What if you’re not familiar with Scratch?
Scratch is amazing. Even if you haven’t coded in Scratch before, you can still use S2JS as long as you’re familiar with other programming tools that involve “loops,” “if-then-else” statements, and variables. If you’re new to these concepts, I recommend heading over to Scratch and learning how to code. Once you feel comfortable with Scratch, come back here.
S2JS is completely free – just like a free lunch, but with less food.
Which age groups is S2JS suitable for?
It’s not about age, but rather about your level of experience with Scratch. You should be very comfortable with making sprites move around, using variables, and mastering constructs like repeat and if-then-else blocks. It would also be great if you have some knowledge of cloning and “make a block,” although it’s not essential.
Is it important to follow the tutorial sections in order?
Yes, it does matter. The sections are carefully arranged to provide a logical flow of concepts. Each section builds upon the previous one, introducing new coding elements. If you skip around, you might find yourself feeling a bit lost.
How many programs/images can be stored?
If you’re working on something massive, it might be time to find a proper Integrated Development Environment (IDE). S2JS will have successfully fulfilled its purpose. However, please refrain from using S2JS to store multi-megabyte programs that you obtained elsewhere for questionable purposes. We will delete them without notice. Let’s keep it clean and educational.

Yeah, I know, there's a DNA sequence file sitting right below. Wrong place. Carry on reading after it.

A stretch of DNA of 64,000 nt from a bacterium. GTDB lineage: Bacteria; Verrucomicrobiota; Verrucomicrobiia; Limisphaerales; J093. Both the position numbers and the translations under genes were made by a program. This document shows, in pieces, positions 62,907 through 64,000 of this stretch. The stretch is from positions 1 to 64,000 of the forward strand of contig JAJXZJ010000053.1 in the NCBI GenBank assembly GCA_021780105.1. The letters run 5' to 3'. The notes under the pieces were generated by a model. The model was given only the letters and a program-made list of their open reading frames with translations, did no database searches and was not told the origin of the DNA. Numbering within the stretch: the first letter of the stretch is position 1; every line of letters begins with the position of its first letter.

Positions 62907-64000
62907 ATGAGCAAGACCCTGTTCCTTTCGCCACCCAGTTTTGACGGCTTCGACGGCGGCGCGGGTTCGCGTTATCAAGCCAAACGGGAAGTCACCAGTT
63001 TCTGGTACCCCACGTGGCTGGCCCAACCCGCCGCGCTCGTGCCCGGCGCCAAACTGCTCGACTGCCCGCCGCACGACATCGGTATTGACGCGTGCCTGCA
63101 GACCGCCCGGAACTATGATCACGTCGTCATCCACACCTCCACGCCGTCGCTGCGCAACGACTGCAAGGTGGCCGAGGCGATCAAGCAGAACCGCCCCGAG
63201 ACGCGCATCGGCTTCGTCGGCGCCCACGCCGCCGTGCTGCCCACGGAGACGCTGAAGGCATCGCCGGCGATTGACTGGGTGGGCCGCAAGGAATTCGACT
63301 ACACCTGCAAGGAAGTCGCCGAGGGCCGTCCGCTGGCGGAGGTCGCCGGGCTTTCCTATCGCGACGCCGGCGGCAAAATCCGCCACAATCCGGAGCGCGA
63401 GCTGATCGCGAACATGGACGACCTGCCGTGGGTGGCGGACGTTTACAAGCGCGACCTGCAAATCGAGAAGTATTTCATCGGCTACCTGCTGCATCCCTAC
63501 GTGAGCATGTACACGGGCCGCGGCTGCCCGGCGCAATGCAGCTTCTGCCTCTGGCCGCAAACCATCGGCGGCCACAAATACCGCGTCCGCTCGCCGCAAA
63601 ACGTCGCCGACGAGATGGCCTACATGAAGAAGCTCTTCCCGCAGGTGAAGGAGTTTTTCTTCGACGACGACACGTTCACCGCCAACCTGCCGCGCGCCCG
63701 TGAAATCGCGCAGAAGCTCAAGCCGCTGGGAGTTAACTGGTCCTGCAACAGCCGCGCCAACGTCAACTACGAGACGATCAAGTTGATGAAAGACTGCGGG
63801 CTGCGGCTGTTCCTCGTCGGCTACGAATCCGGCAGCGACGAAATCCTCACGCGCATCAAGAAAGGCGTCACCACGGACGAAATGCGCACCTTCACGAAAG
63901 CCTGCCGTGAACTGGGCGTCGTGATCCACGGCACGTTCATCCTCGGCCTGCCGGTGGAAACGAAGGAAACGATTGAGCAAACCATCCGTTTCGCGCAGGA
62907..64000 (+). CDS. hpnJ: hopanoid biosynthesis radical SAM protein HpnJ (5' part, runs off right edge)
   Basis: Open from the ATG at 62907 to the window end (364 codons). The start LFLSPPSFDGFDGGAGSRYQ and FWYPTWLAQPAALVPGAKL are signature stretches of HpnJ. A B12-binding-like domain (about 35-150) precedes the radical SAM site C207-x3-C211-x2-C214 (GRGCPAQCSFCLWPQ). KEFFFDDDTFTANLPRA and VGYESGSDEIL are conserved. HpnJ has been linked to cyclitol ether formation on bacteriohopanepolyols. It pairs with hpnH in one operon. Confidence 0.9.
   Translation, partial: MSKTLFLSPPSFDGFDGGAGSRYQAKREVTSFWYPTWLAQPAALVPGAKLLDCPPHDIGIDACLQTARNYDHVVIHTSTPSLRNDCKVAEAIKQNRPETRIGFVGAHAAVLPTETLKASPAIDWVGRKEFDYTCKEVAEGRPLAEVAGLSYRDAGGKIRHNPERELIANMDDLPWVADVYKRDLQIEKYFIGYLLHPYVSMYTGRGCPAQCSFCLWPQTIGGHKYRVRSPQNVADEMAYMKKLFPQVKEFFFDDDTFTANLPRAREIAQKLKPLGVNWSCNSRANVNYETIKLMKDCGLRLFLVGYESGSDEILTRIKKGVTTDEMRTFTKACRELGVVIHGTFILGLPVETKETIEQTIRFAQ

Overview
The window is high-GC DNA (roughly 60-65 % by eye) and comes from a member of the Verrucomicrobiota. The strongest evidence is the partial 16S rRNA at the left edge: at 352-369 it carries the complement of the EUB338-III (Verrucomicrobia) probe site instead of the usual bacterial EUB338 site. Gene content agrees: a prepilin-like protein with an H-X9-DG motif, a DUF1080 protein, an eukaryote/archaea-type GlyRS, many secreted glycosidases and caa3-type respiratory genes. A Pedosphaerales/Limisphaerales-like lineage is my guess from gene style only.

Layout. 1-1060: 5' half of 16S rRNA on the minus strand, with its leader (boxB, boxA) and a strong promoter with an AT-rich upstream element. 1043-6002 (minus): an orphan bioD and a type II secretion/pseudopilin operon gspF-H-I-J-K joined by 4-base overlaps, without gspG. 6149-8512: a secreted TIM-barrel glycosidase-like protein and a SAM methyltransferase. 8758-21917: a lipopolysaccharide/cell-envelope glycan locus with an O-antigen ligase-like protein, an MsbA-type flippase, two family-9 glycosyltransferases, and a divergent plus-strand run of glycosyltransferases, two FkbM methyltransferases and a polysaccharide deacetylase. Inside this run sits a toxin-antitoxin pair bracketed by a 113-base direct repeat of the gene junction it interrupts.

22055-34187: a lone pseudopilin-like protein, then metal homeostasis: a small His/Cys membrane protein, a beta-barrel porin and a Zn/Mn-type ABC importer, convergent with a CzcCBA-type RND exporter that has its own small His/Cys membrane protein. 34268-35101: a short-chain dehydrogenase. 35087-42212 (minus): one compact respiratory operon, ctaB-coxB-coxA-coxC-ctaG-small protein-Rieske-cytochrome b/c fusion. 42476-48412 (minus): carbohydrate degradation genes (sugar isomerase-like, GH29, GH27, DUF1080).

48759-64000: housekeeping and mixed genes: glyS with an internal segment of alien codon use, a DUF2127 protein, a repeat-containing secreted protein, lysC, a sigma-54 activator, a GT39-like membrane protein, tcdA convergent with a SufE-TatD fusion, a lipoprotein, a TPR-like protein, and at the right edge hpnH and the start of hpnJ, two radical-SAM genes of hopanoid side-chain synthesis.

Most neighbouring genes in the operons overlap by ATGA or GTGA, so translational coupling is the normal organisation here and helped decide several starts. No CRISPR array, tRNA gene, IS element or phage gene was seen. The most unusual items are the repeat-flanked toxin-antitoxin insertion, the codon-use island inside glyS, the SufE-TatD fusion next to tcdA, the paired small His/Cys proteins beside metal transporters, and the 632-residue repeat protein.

Can S2JS be used in coding classes or clubs?
Absolutely! In fact, that’s where S2JS shines the most. Many providers adopt a Flipped Classroom approach, where kids work through the S2JS tutorials, and the teacher offers individual assistance as needed.
Teachers can also set group goals or challenges to ensure everyone is comprehending the material and not just mindlessly clicking through. Students can work on their private S2JS project area to complete the assigned tasks.
As a teacher, you can monitor your students’ progress and work using our Teacher Console.
How does the Teacher Console work?
If you’re a school teacher or club organizer, the Teacher Console allows you to keep track of your students. You can see which tutorial modules they’ve completed, how much time they spent on each one, and view their programs’ source code and execution.
To get started, create a teacher group, and you’ll receive a special S2JS URL. Any student accessing S2JS through that URL automatically becomes a permanent member of your group.
Students can be members of multiple groups, and groups can have multiple owners. The Teacher Console serves as an excellent tool to monitor your students’ progress.
Can I charge money for using S2JS in my educational service?
We have no problem with you incorporating S2JS as part of an educational service for which you charge a fee. However, charging for direct access to S2JS is not permitted. You can monetize your resources and tuition, but access to S2JS should be free.
Why are images limited to 120k?
We’re not Google, after all. As much as we’d love to, we have to impose some limitations. The goal was to provide a simple image storage solution that wouldn’t be blocked by school firewalls. If you can access S2JS, you can also access its image storage.
If you have larger images, you can store them on a separate image-sharing website that your firewall allows, and simply reference those URLs in the programs you save on S2JS.